RIO DE JANEIRO (AFP).- Rio bade a last farewell to Brazil's iconic architect Oscar Niemeyer Friday ahead of his burial in his native city whose spectacular landscape inspired his creative genius.
Top officials, relatives, friends and ordinary people thronged City Hall where the star architect, who died Wednesday at the age of 104, lay in state inside a casket draped in the green and yellow Brazilian flag.
It was an emotional affair, but in marked contrast with Thursday's solemn memorial service in the Planalto presidential palace in Brasilia, the futuristic capital Niemeyer helped created.
There, President Dilma Rousseff led members of her government, lawmakers, Supreme Court judges and diplomats in a national tribute, worthy of a head of state, to the man whose soaring architecture captured the essence of Brazil.
Inaugurating a Brasilia summit of leaders of the Mercosur regional trade bloc Friday, Rousseff quoted one of Niemeyer's sayings: "We have to dream or things don't happen."
"His works reflected Rio's landscape and curves," renowned Brazilian architect Jaime Lerner told AFP as he left the Rio City Hall.
"Niemeyer was one of the greatest Brazilians of all times. Now I am sure he will redesign the Milky Way," he added.
Pedro Castilho, a 78-year-old engineer, came to bid farewell to a fellow diehard communist he had never met but whom he revered.
"Niemeyer was always a dreamer as I am. He dreamed of ending global poverty, of a better world. He was a great communist," he added.
And 82-year-old Ferreira Gullar could not hold back tears as he paid his last respects and expressed his sympathy to Niemeyer's widow, Vera Lucia Cabrera, seated in front of a dozen flower wreaths.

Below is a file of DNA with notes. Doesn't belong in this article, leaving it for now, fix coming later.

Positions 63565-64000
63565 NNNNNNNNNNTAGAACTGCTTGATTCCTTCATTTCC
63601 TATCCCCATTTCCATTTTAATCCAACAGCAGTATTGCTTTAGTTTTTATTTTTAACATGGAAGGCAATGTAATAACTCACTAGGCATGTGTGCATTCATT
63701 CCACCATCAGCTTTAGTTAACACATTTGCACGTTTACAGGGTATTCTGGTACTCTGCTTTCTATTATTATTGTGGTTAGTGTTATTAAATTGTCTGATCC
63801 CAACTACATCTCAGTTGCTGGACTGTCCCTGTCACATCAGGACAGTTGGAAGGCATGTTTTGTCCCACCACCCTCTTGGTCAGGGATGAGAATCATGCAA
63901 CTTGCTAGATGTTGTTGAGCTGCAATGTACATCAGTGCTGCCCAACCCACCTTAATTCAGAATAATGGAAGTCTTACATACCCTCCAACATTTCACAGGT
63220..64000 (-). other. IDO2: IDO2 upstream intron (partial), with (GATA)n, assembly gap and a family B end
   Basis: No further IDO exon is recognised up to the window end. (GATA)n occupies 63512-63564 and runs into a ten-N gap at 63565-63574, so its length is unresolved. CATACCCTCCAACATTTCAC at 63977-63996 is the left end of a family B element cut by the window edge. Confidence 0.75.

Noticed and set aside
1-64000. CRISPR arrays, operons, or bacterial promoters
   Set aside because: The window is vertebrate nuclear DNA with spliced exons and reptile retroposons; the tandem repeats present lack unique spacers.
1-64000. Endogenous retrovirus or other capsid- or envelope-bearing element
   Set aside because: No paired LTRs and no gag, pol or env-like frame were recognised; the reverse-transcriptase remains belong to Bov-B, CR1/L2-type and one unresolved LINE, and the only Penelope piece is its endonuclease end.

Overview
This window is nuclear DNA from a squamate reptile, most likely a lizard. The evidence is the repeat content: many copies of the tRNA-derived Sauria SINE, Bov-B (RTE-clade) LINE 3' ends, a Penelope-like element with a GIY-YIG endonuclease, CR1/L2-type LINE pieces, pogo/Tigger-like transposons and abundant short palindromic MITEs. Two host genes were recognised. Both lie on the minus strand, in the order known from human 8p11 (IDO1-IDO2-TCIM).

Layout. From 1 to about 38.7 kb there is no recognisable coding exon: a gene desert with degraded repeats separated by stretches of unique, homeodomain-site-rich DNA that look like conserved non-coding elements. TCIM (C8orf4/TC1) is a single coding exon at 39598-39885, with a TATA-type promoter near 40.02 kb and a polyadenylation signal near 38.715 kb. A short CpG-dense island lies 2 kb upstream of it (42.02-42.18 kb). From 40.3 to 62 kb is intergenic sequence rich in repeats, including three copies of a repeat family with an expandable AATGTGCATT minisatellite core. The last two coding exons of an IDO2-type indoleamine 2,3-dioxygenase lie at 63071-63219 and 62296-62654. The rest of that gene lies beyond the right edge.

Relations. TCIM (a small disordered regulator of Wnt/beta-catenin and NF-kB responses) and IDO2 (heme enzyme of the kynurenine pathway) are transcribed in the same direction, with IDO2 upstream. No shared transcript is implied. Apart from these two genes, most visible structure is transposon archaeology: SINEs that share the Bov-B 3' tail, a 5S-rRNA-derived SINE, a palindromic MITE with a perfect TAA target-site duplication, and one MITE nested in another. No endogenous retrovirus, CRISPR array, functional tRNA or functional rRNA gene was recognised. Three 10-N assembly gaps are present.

"There was poetry in his architecture. He introduced not only curves but also lightness," Gullar told reporters, recalling that he wrote a poem titled "Architecture lesson" with Niemeyer in mind.
Ana Maria da Silva, a 62-year-old domestic worker, came with her six-year-old adopted son Richard.
"He was doing a project on Niemeyer in school and wanted to know him. He told me that Niemeyer was dead but I said I would bring him to see him," she added.
Later Friday, the Brazilian icon was to be buried at the Sao Joao Batista cemetery in Rio's Botafogo district.
Thursday, tributes poured in from around the world, including from fellow winners of the Pritzker prize, the Nobel equivalent for architecture, remembering Niemeyer as a colossus in his field and his flare for wavy, curvaceous structures as a source of inspiration and creativity.
Winner of the Pritzker prize in 1988, Niemeyer started his career in the 1930s and went on working well into the 21st century, after turning 100.
His works can be found in countries as far-flung as Algeria, Italy, Israel, the United States and Cuba, whose longtime revolutionary icon Fidel Castro was one of his personal friends.
One of his most spectacular works was a contemporary art museum created in 1996, when he was already 89 years old.
Located in Niteroi, a town near Rio, it includes a structure shaped like an upturned dish, poised over the ocean on rocky cliffs.
Born in Rio into a middle class family of German, Portuguese and Arab ancestry, Niemeyer created some 400 buildings in all, including the Serpentine Gallery in Hyde Park, London and the Penang State Mosque in Malaysia.
In 1928, he married Annita Baldo. The marriage lasted 76 years until Annita's death in late 2004. Their only daughter, Anna Maria Niemeyer, died of emphysema in 2009 at the age of 82.
At the age of 98, the star architect got married again, this time to Vera Lucia Cabreira, 38 years younger than him.
The jury that awarded Niemeyer the Pritzker prize wrote: "he captured the essence of Brazil with his architecture. His buildings distilled the colors, light and sensual image of his native country."
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